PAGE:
1. The most important thing about buying a new bike is to make sure it fits. The only way you'll know if the bike is right for you is to size up the bike and make sure that the bike's geometry matches your body's geometry. Ask questions and do some research.
mtn. biking 101
2. If possible, try to find a shop that will let you demo the bike on real dirt. Five minutes in a parking lot won't cut it. You wouldn't buy a car without a real world test drive, and a bike should be no different.
3. Don't belive the hype. Just because your favorite rider or best friend rides a certain bike, that doesn't mean that's the best one for you. Have an open mind and be realistic about your needs and ability.
Results 1 to 11 of 11
  1. #1
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    Newbie needs advice

    I purchased a Gary Fisher Mamba and a Trek 4300 from a police auction for 10 bucks apiece. The bike guy shop gave me quotes of $280 each to get either in good riding shape. He thinks both are early to mid 2000 models. In looking over his quote, I think I can get one of the other in good shape for half that (I can learn and do most of the work myself and get better prices on parts online, plus take components from the one I don't chose to ride if possible) My question to y'all is given those parameters, which of the two bikes would make the better bike. I understand there are a lot of variables, but please give it your best shot.

    A related question: The Gary Fisher has Trek nowhere on it, how can I tell if the GF is pre Trek or not and would that make any difference. I do like the looks of the GF best, for what that's worth.

    Any assistance would be greatly appreciated.

    DF

  2. #2
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    See if you can match the picture.
    Bicycle Value Guide

  3. #3
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    Trek bought Fisher around 1990 ,so I would guess that is a Trek / Fisher.I have a Fisher from 88 it's Fisher /Fisher.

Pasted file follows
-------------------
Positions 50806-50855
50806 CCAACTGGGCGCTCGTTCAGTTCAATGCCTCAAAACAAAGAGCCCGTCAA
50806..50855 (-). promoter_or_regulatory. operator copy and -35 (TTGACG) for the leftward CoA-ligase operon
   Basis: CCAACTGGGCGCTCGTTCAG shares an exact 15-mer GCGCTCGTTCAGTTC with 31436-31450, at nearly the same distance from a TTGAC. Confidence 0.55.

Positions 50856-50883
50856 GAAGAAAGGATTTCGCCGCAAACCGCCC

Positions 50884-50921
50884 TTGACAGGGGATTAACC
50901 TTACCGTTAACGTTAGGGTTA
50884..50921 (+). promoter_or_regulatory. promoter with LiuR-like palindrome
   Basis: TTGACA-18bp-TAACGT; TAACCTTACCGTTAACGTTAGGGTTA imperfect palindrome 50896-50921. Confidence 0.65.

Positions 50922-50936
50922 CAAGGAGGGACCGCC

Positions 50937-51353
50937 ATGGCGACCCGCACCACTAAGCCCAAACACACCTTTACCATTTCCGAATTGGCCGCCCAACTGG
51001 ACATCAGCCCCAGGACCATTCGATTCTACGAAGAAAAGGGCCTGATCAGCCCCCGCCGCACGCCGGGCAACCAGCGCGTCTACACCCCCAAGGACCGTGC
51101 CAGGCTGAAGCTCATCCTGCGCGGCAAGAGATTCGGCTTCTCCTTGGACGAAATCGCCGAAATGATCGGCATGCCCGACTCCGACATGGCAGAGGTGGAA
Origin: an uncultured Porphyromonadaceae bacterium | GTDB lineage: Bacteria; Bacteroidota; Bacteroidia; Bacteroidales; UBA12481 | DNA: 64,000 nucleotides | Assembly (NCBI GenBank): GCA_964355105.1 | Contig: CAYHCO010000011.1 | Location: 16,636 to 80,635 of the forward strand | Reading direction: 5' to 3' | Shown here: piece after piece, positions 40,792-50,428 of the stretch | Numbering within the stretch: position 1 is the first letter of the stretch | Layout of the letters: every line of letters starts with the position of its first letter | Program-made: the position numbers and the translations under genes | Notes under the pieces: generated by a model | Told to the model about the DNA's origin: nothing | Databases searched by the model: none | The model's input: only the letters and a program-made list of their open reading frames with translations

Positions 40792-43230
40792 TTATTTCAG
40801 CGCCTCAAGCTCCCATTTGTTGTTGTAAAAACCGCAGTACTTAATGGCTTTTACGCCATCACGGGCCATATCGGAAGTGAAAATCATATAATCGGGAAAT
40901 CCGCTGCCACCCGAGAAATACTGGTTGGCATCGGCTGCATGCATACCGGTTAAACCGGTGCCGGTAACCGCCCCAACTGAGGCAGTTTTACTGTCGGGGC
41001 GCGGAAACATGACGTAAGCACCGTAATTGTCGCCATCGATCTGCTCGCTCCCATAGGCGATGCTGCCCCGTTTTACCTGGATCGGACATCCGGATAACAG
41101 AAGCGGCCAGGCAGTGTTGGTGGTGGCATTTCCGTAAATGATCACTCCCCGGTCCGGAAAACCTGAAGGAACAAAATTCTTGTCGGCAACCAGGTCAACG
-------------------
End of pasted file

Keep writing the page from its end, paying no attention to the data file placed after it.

4. #4
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    Gary Fisher Mamba

    Newbie needs advice-resized_gf.jpg

    It's hard to tell, but this is the bike.

    DF

  5. #5
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    2002 Gary Fisher Mamba
    Bike Doctor



  6. #6
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    Looks like the Mamba really went down market those few years around 2002. I'm disappointed mine wasn't a higher priced (better quality) bike. Looks like the Trek 4300 may be the better bike.

    D

  7. #7
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    OTOH, I just read the reviews on this Forum for the '02 GF Mamba and it got decent reviews. Maybe an option would be to, over time, upgrade components when a few extra bucks are available.

    D

  8. #8
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    their both 26" both made in the same factories, both 26" hardtails just pick one and build it. if the frames are different sizes that could seriously come into play as to which one. Not really much difference between the 2 bikes beyond that, maybe components but easily swapped over either direction. I could see a geo difference but being as they are both "entry lvl" dont see there being much if any.
    Trek Marlin 29er

    Like It, Love It, Want Some More Of It!

  9. #9
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    280 each? I say oil the cables and clean and regrease the hubs and headsets.. Maybe chains, or just clean them up.. And see how it goes

    Sent from my ME301T using Tapatalk

  10. #10
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    ^^^ I'm sure the LBS quoted his that much because from looking at the pic, they are swapping tires/tubes, complete tune, cables, etc.

    There are definitely short cuts that could be taken. I can tell you right now, neither bike is worth spending $200 on, you'd be wasting your time and money.

    Take the 2 bikes and make the best bike you can out of the 2.
    Bike Doctor



  11. #11
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    Trek 4-series and Fisher frames have pretty different fits. If they're both rideable, spend a little time on each, then cannibalize the other to restore the one you like better.

    Check out parktool.com for really good, well-photographed maintenance articles. I'd probably follow their new bike assembly checklist for a project like this.

    You'll probably still end up spending some more money, but not as much.
    "Don't buy upgrades; ride up grades." -Eddy Merckx

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